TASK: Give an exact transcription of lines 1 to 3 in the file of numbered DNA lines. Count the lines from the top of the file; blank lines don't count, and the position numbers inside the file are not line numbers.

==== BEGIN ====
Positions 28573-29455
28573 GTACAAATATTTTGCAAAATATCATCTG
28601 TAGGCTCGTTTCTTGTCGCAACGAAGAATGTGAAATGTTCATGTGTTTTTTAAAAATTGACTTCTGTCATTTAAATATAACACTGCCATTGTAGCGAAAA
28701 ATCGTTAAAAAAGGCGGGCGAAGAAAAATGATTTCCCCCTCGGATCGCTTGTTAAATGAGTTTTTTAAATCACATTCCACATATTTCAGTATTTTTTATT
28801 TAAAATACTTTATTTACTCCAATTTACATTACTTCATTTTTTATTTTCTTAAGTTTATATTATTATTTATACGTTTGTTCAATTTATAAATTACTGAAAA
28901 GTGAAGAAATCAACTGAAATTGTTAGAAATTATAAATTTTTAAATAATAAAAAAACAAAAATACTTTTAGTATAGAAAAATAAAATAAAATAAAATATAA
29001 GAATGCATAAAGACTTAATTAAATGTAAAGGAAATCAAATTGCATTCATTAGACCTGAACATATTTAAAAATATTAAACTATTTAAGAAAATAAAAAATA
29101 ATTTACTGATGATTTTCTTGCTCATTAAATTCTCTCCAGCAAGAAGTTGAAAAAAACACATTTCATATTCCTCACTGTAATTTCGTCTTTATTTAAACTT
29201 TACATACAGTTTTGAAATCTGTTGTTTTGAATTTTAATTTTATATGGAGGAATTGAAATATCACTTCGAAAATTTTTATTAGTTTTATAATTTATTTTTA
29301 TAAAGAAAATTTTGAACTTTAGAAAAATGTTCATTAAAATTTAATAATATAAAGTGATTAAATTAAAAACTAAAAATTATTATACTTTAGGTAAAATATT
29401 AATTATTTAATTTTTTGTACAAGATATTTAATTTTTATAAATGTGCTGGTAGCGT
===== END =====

Positions 28573-29455
28573 GTACAAATATTTTGCAAAATATCATCTG
28601 TAGGCTCGTTTCTTGTCGCAACGAAGAATGTGAAATGTTCATGTGTTTTTTAAAAATTGACTTCTGTCATTTAAATATAACACTGCCATTGTAGCGAAAA